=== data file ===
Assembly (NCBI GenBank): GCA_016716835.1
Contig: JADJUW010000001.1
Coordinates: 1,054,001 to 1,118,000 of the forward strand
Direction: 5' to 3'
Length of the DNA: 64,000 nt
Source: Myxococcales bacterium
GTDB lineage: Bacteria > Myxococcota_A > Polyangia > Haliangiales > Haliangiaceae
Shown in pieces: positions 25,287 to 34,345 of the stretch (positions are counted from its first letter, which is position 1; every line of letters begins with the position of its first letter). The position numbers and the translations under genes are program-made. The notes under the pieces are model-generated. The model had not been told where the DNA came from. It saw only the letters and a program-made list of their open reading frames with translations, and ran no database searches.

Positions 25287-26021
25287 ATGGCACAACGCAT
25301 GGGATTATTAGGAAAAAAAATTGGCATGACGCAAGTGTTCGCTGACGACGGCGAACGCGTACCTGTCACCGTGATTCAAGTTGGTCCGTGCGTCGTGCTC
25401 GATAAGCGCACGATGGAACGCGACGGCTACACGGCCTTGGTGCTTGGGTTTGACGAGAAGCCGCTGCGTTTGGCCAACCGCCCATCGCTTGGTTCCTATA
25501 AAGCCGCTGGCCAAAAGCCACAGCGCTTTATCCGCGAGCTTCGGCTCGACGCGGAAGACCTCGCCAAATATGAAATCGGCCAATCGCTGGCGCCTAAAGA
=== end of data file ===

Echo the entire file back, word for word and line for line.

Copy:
Assembly (NCBI GenBank): GCA_016716835.1
Contig: JADJUW010000001.1
Coordinates: 1,054,001 to 1,118,000 of the forward strand
Direction: 5' to 3'
Length of the DNA: 64,000 nt
Source: Myxococcales bacterium
GTDB lineage: Bacteria > Myxococcota_A > Polyangia > Haliangiales > Haliangiaceae
Shown in pieces: positions 25,287 to 34,345 of the stretch (positions are counted from its first letter, which is position 1; every line of letters begins with the position of its first letter). The position numbers and the translations under genes are program-made. The notes under the pieces are model-generated. The model had not been told where the DNA came from. It saw only the letters and a program-made list of their open reading frames with translations, and ran no database searches.

Positions 25287-26021
25287 ATGGCACAACGCAT
25301 GGGATTATTAGGAAAAAAAATTGGCATGACGCAAGTGTTCGCTGACGACGGCGAACGCGTACCTGTCACCGTGATTCAAGTTGGTCCGTGCGTCGTGCTC
25401 GATAAGCGCACGATGGAACGCGACGGCTACACGGCCTTGGTGCTTGGGTTTGACGAGAAGCCGCTGCGTTTGGCCAACCGCCCATCGCTTGGTTCCTATA
25501 AAGCCGCTGGCCAAAAGCCACAGCGCTTTATCCGCGAGCTTCGGCTCGACGCGGAAGACCTCGCCAAATATGAAATCGGCCAATCGCTGGCGCCTAAAGA